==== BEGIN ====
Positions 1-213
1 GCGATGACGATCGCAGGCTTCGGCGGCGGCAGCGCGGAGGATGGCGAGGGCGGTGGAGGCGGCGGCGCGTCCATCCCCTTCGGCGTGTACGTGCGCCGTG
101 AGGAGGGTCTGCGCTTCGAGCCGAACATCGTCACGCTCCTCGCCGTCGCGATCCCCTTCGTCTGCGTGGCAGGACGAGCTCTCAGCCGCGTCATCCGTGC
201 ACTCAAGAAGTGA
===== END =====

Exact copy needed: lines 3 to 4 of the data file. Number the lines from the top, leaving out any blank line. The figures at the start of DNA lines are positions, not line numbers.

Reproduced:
101 AGGAGGGTCTGCGCTTCGAGCCGAACATCGTCACGCTCCTCGCCGTCGCGATCCCCTTCGTCTGCGTGGCAGGACGAGCTCTCAGCCGCGTCATCCGTGC
201 ACTCAAGAAGTGA